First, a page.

Regional integration refers to a process where neighboring states agree to intensify their cooperation through common rules and common institutions. While the European integration process with the European Union (EU) is by far the most extensive example of regional integration, similar processes has been launched both in Africa (African Union), Asia (ASEAN).
Regional integration can be organized either via supranational institutional structures or through intergovernmental decision-making, or a combination of both.
Regional integration often starts with a removal of barriers to free trade in the region, increasing the free movement of people, labour, goods, and capital across national borders, reducing the possibility of regional armed conflict and adopting cohesive regional stances on policy issues, such as the environment, climate change and migration.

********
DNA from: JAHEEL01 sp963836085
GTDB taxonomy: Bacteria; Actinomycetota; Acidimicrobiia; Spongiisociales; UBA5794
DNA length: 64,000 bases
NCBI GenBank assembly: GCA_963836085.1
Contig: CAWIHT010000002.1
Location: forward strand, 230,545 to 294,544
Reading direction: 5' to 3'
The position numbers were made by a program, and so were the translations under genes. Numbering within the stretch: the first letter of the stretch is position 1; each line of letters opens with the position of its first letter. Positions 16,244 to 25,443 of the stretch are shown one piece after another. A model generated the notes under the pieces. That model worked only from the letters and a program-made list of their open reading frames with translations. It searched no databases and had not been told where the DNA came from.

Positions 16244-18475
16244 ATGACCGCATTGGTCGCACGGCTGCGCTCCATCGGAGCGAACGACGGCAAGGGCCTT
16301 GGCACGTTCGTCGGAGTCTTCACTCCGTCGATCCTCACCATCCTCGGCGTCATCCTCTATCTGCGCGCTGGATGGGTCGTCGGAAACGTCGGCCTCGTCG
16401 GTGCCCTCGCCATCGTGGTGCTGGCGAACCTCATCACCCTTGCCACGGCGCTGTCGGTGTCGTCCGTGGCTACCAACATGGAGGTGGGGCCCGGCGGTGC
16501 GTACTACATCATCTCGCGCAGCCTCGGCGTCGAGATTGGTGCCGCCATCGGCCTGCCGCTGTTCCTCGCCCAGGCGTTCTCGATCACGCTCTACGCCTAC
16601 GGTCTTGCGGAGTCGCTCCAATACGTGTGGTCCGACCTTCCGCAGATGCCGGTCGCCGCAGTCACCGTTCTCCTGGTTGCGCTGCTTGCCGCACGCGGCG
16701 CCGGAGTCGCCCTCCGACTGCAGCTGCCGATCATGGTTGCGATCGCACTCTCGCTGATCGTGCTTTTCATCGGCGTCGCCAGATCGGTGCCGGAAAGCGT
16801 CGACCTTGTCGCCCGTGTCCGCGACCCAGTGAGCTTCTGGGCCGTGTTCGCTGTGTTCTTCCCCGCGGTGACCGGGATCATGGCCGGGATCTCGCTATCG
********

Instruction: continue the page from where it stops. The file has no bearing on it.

Regional integration in Europe is by far the most extensive integration process. It started out as a peace project after the end of the second world war (in the 1950s) and was consolidated with the Treaty on the European Union (the Maastricht Treaty), which came into force in November 1993 and established the European Union. Since then it has continued to develop and to adapt to a changing geopolitical and intra-European context.
Examples of NUPI's research areas on regional integration includes:
- The European Union (the EU) and EEA
- The African Union
- Nordic cooperation
- Regional integration in Asia and Eurasia (ASEAN and the Eurasian Economic Union (EAEU))